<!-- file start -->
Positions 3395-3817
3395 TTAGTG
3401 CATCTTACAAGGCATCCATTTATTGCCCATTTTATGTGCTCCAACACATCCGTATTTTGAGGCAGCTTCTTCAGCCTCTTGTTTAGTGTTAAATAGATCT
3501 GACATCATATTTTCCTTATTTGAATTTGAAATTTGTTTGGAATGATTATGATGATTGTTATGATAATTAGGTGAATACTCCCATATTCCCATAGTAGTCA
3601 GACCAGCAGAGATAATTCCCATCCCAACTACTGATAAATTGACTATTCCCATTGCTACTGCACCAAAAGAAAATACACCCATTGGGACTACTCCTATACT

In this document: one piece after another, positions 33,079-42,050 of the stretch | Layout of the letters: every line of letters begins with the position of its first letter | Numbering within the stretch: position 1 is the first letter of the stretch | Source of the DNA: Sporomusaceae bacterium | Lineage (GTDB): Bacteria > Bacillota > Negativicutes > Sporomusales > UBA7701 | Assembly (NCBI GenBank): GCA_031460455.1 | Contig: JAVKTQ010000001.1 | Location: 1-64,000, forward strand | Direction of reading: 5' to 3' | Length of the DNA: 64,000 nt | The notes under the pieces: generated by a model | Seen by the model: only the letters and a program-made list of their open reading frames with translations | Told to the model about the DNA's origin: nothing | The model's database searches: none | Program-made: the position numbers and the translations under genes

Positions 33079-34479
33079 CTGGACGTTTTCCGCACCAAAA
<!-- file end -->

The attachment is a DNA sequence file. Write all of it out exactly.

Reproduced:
Positions 3395-3817
3395 TTAGTG
3401 CATCTTACAAGGCATCCATTTATTGCCCATTTTATGTGCTCCAACACATCCGTATTTTGAGGCAGCTTCTTCAGCCTCTTGTTTAGTGTTAAATAGATCT
3501 GACATCATATTTTCCTTATTTGAATTTGAAATTTGTTTGGAATGATTATGATGATTGTTATGATAATTAGGTGAATACTCCCATATTCCCATAGTAGTCA
3601 GACCAGCAGAGATAATTCCCATCCCAACTACTGATAAATTGACTATTCCCATTGCTACTGCACCAAAAGAAAATACACCCATTGGGACTACTCCTATACT

In this document: one piece after another, positions 33,079-42,050 of the stretch | Layout of the letters: every line of letters begins with the position of its first letter | Numbering within the stretch: position 1 is the first letter of the stretch | Source of the DNA: Sporomusaceae bacterium | Lineage (GTDB): Bacteria > Bacillota > Negativicutes > Sporomusales > UBA7701 | Assembly (NCBI GenBank): GCA_031460455.1 | Contig: JAVKTQ010000001.1 | Location: 1-64,000, forward strand | Direction of reading: 5' to 3' | Length of the DNA: 64,000 nt | The notes under the pieces: generated by a model | Seen by the model: only the letters and a program-made list of their open reading frames with translations | Told to the model about the DNA's origin: nothing | The model's database searches: none | Program-made: the position numbers and the translations under genes

Positions 33079-34479
33079 CTGGACGTTTTCCGCACCAAAA